When Brigadier-General John Hatch assumed command of the Department of the South, he knew, more or less, the deal he was getting. But just a few weeks into his tenure, he must have felt the victim of some cruel prank. On May 13, Hatch sent a letter to Army Headquarters in Washington to complain about the shortage of troops at his disposal:
Headquarters Department of the South,
Hilton Head, S.C., May 13, 1864.
Col. E. D. Townsend,
Assistant Adjutant-General :
Colonel: I have the honor to state that the effective force, nominally 17,000 men, left by General Gillmore, is inadequate to the defense of the department. Nearly 4,000 of these men are raw colored troops.
General Gillmore was instructed by General Halleck to send from the department what troops could be spared, and it was added that from a report made by him (General Gillmore) it was supposed the force would be from 7,000 to 11,000 men. The report referred to had been made by General Gillmore before he knew that he would himself leave the department. When the instructions came to send the troops north, the general learned that he was to accompany them, and then found that nearly or quite 20,000 could be spared, and that number was accordingly sent north.
Some cavalry, 4,000 disciplined infantry, and two light artillery companies should be sent here without delay. It would be useless to send mere raw colored troops as they do not add to our efficiency; on the contrary, are an element of weakness.
I would also request a reconsideration of the decision not to call out troops for special service in Florida. I believe a regiment could be raised there that for certain services would be more useful than any troops we have. They might be called militia and be called out for three months. I repeat what I reported to General Gillmore when I was there in command, that the people of Florida wish to be loyal, and would be if they were assisted.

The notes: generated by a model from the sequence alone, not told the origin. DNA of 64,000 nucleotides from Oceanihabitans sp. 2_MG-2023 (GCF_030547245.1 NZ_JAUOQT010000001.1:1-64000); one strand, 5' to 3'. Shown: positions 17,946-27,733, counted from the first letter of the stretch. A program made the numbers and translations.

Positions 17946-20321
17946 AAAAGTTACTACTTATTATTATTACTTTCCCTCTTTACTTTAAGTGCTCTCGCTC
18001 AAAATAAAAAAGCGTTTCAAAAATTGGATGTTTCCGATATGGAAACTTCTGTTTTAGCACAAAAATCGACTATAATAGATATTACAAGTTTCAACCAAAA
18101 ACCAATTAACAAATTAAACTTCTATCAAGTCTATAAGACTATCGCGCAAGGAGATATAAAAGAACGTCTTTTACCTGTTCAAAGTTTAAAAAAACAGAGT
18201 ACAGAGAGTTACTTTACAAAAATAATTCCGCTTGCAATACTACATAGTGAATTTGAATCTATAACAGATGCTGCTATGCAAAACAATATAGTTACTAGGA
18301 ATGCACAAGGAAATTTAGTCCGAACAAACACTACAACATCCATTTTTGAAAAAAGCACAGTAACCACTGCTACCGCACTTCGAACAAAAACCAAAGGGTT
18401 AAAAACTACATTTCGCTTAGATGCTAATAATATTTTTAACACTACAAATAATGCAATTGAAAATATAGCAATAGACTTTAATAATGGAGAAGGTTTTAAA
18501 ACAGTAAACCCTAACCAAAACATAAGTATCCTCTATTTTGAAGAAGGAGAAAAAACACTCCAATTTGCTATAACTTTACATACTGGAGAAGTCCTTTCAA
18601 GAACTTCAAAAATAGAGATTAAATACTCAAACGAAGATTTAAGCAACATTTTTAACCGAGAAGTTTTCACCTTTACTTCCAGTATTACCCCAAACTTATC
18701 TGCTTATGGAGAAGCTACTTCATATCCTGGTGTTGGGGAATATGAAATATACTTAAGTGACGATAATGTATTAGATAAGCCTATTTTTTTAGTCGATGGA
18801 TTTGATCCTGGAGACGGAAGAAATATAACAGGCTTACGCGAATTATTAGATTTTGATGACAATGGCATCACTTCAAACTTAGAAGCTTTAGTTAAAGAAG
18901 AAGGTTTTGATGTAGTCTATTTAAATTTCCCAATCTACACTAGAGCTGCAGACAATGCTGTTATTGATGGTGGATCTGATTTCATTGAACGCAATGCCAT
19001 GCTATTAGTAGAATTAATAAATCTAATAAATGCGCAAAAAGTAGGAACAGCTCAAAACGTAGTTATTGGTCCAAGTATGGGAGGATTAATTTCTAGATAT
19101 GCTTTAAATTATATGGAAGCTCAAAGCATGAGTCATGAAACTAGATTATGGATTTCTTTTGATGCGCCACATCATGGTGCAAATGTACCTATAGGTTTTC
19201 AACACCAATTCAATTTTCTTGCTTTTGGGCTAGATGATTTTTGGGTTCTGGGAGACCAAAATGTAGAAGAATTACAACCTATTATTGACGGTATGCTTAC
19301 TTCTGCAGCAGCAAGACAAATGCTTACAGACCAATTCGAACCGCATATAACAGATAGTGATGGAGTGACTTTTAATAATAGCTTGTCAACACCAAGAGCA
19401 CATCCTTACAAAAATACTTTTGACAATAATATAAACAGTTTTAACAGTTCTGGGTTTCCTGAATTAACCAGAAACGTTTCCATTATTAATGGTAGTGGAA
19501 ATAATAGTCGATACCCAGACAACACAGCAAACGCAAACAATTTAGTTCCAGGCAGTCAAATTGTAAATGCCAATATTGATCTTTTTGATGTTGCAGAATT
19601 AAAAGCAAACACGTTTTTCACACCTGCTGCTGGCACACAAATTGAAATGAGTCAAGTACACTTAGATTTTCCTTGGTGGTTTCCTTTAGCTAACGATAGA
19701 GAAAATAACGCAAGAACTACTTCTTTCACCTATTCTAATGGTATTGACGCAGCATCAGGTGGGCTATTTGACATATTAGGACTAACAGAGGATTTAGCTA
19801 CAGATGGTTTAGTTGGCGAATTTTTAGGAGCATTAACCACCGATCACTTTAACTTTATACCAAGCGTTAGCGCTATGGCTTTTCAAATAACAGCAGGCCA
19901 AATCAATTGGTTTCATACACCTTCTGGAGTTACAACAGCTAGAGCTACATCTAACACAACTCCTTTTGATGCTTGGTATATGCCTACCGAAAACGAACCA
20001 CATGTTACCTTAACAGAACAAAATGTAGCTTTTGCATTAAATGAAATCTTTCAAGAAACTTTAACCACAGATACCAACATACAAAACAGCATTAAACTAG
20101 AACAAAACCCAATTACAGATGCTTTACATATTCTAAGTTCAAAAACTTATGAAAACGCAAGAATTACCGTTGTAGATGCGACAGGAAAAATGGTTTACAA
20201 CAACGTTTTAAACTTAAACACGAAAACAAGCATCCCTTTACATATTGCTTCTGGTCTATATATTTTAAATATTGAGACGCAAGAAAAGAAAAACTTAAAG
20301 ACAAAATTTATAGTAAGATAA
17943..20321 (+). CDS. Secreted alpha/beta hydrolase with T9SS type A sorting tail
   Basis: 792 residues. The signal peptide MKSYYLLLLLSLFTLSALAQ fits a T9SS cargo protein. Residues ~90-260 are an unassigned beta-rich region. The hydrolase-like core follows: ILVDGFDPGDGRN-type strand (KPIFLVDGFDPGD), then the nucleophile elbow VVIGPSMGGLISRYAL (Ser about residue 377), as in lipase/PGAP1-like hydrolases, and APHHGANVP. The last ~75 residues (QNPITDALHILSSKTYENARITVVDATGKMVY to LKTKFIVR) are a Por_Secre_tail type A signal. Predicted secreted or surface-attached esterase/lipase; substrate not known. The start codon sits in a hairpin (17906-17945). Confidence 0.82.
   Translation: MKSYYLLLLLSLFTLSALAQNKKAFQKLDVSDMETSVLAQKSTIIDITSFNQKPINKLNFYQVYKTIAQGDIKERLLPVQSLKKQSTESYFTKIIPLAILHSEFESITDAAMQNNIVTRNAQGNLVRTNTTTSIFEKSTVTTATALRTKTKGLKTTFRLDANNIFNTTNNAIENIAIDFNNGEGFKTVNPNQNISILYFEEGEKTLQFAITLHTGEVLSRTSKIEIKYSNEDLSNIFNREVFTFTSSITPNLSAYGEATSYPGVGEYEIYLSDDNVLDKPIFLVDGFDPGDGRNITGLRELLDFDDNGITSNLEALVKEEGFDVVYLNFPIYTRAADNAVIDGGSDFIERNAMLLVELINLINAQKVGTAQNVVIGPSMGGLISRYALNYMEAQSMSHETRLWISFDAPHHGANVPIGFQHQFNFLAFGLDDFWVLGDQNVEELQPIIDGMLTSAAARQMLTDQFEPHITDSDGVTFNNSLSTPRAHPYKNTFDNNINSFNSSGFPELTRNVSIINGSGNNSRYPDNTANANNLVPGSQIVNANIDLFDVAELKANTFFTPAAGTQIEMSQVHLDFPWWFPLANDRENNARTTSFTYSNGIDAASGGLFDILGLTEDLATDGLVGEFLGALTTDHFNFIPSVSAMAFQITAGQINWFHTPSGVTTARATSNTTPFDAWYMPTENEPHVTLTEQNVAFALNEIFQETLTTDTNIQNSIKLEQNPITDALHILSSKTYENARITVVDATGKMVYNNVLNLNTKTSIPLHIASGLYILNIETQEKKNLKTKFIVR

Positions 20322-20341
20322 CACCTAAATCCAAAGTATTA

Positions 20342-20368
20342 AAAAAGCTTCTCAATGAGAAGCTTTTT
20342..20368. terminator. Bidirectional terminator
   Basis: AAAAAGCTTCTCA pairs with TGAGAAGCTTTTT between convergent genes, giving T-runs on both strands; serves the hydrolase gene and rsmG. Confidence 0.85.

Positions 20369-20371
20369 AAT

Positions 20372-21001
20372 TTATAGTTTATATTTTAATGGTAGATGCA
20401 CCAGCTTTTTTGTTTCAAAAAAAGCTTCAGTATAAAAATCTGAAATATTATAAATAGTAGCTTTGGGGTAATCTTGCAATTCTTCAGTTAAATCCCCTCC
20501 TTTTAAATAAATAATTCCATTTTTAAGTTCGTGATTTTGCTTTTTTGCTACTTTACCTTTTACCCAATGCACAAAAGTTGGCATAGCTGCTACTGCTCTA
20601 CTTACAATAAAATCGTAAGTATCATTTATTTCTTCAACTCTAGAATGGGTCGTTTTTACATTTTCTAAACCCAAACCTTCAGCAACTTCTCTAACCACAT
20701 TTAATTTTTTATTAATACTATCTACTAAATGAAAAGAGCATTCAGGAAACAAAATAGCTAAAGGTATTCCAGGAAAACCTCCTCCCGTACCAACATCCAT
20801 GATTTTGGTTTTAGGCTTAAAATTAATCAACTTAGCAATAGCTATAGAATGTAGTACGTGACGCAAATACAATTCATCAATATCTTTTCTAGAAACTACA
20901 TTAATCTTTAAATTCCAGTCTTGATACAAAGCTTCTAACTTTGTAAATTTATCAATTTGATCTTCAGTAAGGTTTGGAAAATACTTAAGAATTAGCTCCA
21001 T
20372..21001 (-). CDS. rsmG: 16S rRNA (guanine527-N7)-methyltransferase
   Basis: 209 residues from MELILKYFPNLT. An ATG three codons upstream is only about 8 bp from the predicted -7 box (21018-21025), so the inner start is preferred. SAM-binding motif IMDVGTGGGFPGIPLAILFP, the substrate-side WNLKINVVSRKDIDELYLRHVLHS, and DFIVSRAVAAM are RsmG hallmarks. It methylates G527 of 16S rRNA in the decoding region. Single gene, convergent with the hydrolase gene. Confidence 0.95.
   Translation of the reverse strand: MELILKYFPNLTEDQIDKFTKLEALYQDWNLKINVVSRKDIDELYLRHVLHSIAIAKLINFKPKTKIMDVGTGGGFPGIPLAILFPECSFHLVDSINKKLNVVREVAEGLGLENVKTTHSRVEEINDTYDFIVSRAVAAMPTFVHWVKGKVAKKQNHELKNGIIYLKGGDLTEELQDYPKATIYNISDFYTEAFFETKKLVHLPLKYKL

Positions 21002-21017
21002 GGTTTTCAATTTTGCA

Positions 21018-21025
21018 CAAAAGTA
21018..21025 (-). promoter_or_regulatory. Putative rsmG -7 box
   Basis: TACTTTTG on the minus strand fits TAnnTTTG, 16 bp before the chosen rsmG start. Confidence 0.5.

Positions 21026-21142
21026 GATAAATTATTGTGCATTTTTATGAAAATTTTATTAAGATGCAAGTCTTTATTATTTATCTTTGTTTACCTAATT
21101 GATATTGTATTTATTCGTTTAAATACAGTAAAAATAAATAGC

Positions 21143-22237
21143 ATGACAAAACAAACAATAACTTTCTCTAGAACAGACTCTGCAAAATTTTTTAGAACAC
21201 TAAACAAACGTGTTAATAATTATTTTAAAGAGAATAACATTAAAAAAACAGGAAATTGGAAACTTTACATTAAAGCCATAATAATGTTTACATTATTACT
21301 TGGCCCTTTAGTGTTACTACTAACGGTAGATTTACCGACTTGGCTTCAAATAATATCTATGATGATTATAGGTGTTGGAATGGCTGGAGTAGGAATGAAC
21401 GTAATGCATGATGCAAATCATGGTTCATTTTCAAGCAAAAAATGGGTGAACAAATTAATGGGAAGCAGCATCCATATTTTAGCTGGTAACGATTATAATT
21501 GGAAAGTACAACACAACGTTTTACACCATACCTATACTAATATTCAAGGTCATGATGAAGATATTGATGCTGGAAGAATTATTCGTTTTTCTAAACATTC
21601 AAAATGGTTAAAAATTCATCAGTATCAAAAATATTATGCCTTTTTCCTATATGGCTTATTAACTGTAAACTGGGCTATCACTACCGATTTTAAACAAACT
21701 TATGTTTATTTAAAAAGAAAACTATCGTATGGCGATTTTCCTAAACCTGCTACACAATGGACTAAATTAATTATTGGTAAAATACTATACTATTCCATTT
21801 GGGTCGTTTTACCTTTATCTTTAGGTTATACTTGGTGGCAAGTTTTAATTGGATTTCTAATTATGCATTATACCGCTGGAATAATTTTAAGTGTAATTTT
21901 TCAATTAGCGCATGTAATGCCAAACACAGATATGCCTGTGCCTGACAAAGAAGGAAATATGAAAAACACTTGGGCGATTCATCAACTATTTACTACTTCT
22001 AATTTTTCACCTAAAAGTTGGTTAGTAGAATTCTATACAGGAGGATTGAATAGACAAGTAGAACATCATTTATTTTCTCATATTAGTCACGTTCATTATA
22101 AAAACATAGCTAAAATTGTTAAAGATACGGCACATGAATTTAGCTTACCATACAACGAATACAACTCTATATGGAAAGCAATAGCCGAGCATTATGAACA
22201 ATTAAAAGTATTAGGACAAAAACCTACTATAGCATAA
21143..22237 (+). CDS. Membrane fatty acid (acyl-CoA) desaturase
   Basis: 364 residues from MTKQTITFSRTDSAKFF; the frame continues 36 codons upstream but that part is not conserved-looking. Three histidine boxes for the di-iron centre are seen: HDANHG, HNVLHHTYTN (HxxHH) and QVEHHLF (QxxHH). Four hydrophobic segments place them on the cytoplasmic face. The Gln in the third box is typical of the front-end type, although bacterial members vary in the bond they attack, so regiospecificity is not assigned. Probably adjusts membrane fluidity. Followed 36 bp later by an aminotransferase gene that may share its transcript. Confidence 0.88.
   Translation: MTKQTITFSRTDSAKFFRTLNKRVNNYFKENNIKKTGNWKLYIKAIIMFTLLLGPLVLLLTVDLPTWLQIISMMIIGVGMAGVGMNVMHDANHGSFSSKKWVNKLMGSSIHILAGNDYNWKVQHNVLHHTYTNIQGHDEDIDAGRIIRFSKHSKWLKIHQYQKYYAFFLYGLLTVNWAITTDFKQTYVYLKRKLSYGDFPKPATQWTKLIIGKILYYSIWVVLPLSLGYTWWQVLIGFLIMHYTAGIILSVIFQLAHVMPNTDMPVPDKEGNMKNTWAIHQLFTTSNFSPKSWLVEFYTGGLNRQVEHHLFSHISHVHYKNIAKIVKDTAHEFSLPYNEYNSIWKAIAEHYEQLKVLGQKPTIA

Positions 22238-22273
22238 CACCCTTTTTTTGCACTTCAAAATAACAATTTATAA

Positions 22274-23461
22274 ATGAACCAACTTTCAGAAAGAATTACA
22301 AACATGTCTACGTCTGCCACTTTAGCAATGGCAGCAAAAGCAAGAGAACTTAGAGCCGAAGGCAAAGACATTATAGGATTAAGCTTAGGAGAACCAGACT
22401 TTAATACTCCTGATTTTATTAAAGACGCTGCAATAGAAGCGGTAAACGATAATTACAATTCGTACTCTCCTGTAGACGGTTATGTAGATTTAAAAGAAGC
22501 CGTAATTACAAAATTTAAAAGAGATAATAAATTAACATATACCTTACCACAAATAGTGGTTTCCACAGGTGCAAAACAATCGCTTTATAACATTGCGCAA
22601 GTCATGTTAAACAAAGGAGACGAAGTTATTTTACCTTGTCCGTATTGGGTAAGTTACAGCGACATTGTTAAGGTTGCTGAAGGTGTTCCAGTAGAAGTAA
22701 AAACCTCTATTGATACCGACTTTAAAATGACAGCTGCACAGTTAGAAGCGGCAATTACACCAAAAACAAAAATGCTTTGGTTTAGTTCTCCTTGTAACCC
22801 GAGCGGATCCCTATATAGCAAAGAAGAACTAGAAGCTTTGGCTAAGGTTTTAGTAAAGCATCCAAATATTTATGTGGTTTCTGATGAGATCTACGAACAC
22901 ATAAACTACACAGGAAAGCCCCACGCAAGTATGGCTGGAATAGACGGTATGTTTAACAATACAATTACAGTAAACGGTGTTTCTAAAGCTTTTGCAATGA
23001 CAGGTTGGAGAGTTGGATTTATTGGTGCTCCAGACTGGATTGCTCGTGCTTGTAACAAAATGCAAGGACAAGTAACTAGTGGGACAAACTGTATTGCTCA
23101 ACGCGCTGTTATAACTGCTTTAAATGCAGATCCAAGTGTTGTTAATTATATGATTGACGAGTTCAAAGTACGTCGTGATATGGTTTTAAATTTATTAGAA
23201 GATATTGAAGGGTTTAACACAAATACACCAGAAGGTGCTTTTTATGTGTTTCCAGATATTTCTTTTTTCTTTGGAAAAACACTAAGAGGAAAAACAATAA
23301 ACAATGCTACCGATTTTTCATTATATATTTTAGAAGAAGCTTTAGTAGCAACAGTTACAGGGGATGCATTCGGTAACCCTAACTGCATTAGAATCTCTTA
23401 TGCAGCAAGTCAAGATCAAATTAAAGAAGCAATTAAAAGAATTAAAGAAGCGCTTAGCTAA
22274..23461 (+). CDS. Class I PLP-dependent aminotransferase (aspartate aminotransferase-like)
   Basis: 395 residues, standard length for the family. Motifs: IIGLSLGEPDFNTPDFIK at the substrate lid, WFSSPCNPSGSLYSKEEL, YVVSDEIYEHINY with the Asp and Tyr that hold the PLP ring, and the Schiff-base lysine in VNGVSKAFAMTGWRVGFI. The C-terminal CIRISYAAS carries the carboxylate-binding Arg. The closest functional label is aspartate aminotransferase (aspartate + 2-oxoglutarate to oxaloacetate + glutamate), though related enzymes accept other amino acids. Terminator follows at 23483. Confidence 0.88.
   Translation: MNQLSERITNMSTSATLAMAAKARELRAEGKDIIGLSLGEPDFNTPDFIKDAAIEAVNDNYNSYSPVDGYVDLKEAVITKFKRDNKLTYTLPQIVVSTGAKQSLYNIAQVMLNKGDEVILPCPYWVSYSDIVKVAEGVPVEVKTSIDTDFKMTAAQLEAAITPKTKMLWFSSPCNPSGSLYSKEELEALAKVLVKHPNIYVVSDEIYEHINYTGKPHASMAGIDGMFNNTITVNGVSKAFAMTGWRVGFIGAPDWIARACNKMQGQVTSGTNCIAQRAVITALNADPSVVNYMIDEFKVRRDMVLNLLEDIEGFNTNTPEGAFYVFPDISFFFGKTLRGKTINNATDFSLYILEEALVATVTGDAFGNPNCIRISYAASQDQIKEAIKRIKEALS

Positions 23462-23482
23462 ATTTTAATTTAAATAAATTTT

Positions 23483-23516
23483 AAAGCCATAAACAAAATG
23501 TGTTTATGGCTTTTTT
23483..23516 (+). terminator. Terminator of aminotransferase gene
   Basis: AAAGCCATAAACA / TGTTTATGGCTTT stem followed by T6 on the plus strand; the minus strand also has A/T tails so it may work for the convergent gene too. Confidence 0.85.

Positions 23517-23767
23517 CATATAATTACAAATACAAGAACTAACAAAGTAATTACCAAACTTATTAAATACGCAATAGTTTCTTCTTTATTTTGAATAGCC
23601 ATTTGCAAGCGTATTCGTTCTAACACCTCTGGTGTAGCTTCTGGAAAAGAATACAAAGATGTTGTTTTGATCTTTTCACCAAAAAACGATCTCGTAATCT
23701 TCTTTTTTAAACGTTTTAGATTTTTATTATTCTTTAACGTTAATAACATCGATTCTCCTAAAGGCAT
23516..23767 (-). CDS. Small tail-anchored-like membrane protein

Very respectfully, your obedient servant,
Jno. P. Hatch,
Timing could not have been worse. While written and sent at a time while the armies still sparred at Spostylvania and Resaca, the letter would not reach Washington for a week or so. And there were certainly no troops to spare for garrisoning South Carolina, Georgia, or Florida.
The “setup” that Hatch must have felt was two-fold. From Hatch’s point of view, Gillmore took more troops with him to Virginia than were necessary. And before leaving, Gillmore suggested that more of the new USCT regiments would serve the department well. Though in defense of Gillmore, the instructions he received (and belatedly received, we must admit) requested as many troops as could be spared. And those troops went into action in the theater of action where Lieutenant-General U.S. Grant wanted pressure on the Confederates – not like they were simply shuffled to some unimportant tasks.
But Hatch was just a temporary commander, until Major-General John G. Foster arrived. But many of Hatch’s proposals had merit and promoted after his tenure was over (and he was posted to command the Hilton Head district). In this letter, he’d mentioned recruiting Floridians to the Federal ranks. That effort bore fruit. In fact, William Strickland, whom I mentioned in an earlier post, took his oath and joined the 2nd Florida Cavalry (US) at this time.
(Citation from OR, Series I, Volume 35, Part II, Serial 66, page 92.)